Preserving Natural Streams Should be the Business of the WV-DEP

by Duane Nichols on November 6, 2018

There are diverse views of the Greenbrier River over its long length

It’s the Greenbrier River; Not the Greenbrier Ditch

From the Indian Creek Watershed Association, November 4, 2018

Mountain Valley Pipeline’s plan to cross the Greenbrier River at Pence Springs has been in the news recently, and in the courtroom. On Tuesday, October 23rd, arguments were heard by Judge Robert A. Irons in the Summers County Courthouse about whether the WV Environmental Quality Board (EQB) erred in upholding WVDEP’s approval of a West Virginia Natural Streams Preservation Permit for MVP to cross the GreenbrierRiver. No ruling was made at the hearing.

In August 2017 Indian Creek Watershed Association (ICWA) joined the Greenbrier River Watershed Association (GRWA) and three landowners as a party to this appeal. ICWA is writing now to update our members and friends on the case and to explain why we think it’s important.

As ICWA members and other local residents sat in the courtroom last Tuesday, we realized that this case is really about three questions: 1) What defines the “natural character” of a river? 2) Did WV-DEP fail to do its job? and 3) Is MVP being granted undue entitlement not only to blast ditches through private land seized through eminent domain, but to treat the Greenbrier River like just another ditch?

1: What defines the “natural character” of a river?

The West Virginia Legislature clearly expresses its intent in establishing the West Virginia Natural Streams Preservation Act: “In order to assure that an increasing population, accompanied by expanding settlement and growing mechanization, does not impound, flood or divert all streams within the State of West Virginia, leaving no streams designated for preservation and protection in their natural condition, it is hereby declared to be the public policy of this state to secure for the citizens of West Virginia of present and future generations the benefits of an enduring resource of free-flowing streams possessing outstanding scenic, recreational, geological, fish and wildlife, botanical, historical, archeological or other scientific or cultural values.”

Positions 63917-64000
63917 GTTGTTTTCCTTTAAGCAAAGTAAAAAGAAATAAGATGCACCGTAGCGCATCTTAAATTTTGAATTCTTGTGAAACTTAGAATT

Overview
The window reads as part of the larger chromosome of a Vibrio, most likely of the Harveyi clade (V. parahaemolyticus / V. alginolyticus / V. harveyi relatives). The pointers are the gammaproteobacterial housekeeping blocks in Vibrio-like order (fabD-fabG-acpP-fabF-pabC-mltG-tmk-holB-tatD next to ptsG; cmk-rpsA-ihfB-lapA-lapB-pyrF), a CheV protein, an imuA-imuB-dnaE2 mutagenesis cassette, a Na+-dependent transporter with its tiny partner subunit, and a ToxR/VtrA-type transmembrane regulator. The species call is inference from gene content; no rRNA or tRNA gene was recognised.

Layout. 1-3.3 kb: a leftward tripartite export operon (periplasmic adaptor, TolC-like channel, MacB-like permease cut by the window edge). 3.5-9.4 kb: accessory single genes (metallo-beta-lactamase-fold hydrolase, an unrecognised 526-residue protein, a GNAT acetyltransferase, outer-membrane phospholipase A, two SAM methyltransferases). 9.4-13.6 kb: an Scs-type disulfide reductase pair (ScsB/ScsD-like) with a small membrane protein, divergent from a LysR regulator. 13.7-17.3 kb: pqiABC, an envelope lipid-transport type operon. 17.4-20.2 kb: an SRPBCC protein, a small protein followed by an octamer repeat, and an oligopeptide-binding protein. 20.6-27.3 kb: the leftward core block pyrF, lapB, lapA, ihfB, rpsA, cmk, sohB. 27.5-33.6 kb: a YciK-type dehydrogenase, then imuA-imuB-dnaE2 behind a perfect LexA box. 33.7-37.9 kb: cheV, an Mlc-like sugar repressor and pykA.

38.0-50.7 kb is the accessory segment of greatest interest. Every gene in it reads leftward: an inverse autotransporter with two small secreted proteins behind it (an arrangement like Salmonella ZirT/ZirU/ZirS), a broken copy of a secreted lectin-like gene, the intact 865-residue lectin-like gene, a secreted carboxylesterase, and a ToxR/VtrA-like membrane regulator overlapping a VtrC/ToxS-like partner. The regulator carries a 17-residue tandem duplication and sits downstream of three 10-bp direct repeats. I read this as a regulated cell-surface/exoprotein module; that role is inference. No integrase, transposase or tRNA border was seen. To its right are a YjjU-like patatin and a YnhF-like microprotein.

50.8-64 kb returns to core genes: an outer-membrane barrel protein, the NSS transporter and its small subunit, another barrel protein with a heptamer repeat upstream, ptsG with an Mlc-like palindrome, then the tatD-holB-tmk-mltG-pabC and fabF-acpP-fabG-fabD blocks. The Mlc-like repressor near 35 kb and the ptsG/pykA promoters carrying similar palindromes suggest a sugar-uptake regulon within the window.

WV Code §22-13-2.

In another section it says: “these [protected streams] shall be administered for the use and enjoyment of the citizens of West Virginia in such manner as will leave them unimpaired for future use and enjoyment as free-flowing streams, and so as to provide for the protection and the preservation of these streams in their natural character.”
WV Code §22-13-4.

In the Summers County courtroom on Tuesday, MVP’s attorney tried to limit the focus narrowly to whether the pipeline construction would impound, divert or flood the stream. However, if those were the only characteristics of a natural stream under protection, there would be little difference between a river and a ditch.

The Greenbrier River is not only the longest free-flowing stream east of the Mississippi. It is teeming with aquatic and botanical life and rich in so many treasured qualities that make up its “natural character”. If the bedrock of the Greenbrier is split open and trenched from riverbank to riverbank, the physical integrity of the streambed will be forever impaired and so will the Greenbrier’s condition as a natural stream.

2: Did the WV-DEP fail to do its job?

By not requiring MVP to conduct the tests and studies needed to determine the possible impacts that pipeline construction would have on the Greenbrier’s “natural character” — or even the safety of MVP’s proposed method — DEP failed to uphold the Natural Streams Preservation Act.

Despite strong requests and comments from many experts, individuals and groups, including ICWA, WV-DEP never required MVP to conduct studies such as sedimentation and turbidity analyses, borings and core samples, accurate velocity and scour calculations, or aquatic life and nutrient assessments, all important to understand the natural characteristics of the Greenbrier and determine the likely impacts of MVP construction.

Beyond those studies, what happens when the Greenbrier floods suddenly in the middle of construction while half of the river is blocked by MVP’s “cofferdam”? What happens when huge steel pipes tear loose and float (or race) downstream, crashing into structures and backing up the river when they lodge against a bridge or other obstruction? What happens when increased sediment and scour carves away the already-too-narrow bank that supports Route 12/3?

WV-DEP imposed two “special conditions” on this permit: 1) Boat passage must be maintained at all times during construction. 2) In case of severe weather which may induce flooding all materials must be removed from the river until flooding subsides.